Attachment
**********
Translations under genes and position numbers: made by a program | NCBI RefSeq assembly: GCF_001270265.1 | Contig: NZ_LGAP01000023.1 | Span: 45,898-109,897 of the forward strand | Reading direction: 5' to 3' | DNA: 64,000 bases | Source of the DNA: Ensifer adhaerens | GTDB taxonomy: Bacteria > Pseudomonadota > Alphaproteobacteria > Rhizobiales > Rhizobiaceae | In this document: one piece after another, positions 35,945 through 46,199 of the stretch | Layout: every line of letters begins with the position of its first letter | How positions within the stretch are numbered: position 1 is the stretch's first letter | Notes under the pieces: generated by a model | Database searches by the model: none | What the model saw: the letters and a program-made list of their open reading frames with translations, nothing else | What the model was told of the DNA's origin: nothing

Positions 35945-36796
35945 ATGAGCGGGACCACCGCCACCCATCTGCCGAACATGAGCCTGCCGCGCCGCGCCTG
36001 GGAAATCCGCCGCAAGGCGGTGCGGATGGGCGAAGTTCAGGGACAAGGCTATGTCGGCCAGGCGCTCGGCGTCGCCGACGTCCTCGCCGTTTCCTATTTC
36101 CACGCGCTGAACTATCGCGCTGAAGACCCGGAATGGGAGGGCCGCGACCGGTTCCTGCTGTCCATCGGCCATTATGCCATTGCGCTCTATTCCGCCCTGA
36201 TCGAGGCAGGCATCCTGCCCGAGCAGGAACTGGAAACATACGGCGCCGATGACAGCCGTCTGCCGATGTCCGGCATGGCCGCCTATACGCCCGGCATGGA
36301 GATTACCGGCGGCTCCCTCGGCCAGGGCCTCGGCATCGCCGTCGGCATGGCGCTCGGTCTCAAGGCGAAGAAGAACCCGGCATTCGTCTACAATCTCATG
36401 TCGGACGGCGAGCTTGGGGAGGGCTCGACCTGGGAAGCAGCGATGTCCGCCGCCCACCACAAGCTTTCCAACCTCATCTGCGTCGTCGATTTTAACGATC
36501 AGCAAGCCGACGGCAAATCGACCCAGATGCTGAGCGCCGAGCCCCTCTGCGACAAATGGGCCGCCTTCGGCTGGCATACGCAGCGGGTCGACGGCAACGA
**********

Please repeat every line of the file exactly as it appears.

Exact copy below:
Translations under genes and position numbers: made by a program | NCBI RefSeq assembly: GCF_001270265.1 | Contig: NZ_LGAP01000023.1 | Span: 45,898-109,897 of the forward strand | Reading direction: 5' to 3' | DNA: 64,000 bases | Source of the DNA: Ensifer adhaerens | GTDB taxonomy: Bacteria > Pseudomonadota > Alphaproteobacteria > Rhizobiales > Rhizobiaceae | In this document: one piece after another, positions 35,945 through 46,199 of the stretch | Layout: every line of letters begins with the position of its first letter | How positions within the stretch are numbered: position 1 is the stretch's first letter | Notes under the pieces: generated by a model | Database searches by the model: none | What the model saw: the letters and a program-made list of their open reading frames with translations, nothing else | What the model was told of the DNA's origin: nothing

Positions 35945-36796
35945 ATGAGCGGGACCACCGCCACCCATCTGCCGAACATGAGCCTGCCGCGCCGCGCCTG
36001 GGAAATCCGCCGCAAGGCGGTGCGGATGGGCGAAGTTCAGGGACAAGGCTATGTCGGCCAGGCGCTCGGCGTCGCCGACGTCCTCGCCGTTTCCTATTTC
36101 CACGCGCTGAACTATCGCGCTGAAGACCCGGAATGGGAGGGCCGCGACCGGTTCCTGCTGTCCATCGGCCATTATGCCATTGCGCTCTATTCCGCCCTGA
36201 TCGAGGCAGGCATCCTGCCCGAGCAGGAACTGGAAACATACGGCGCCGATGACAGCCGTCTGCCGATGTCCGGCATGGCCGCCTATACGCCCGGCATGGA
36301 GATTACCGGCGGCTCCCTCGGCCAGGGCCTCGGCATCGCCGTCGGCATGGCGCTCGGTCTCAAGGCGAAGAAGAACCCGGCATTCGTCTACAATCTCATG
36401 TCGGACGGCGAGCTTGGGGAGGGCTCGACCTGGGAAGCAGCGATGTCCGCCGCCCACCACAAGCTTTCCAACCTCATCTGCGTCGTCGATTTTAACGATC
36501 AGCAAGCCGACGGCAAATCGACCCAGATGCTGAGCGCCGAGCCCCTCTGCGACAAATGGGCCGCCTTCGGCTGGCATACGCAGCGGGTCGACGGCAACGA